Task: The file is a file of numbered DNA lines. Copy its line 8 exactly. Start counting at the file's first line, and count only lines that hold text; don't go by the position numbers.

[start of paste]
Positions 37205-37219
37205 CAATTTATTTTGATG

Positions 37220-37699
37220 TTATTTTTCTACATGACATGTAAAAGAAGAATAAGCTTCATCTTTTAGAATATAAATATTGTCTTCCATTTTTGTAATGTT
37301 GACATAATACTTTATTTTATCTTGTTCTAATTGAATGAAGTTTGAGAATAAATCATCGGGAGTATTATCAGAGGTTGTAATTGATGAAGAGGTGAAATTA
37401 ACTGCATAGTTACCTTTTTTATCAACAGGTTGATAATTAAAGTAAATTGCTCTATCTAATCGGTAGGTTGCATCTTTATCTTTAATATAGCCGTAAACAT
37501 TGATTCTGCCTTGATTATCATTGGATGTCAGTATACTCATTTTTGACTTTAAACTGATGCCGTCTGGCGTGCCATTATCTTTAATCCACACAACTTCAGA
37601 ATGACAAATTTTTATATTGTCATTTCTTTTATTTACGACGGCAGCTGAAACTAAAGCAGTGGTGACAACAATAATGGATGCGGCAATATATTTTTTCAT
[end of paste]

37601 ATGACAAATTTTTATATTGTCATTTCTTTTATTTACGACGGCAGCTGAAACTAAAGCAGTGGTGACAACAATAATGGATGCGGCAATATATTTTTTCAT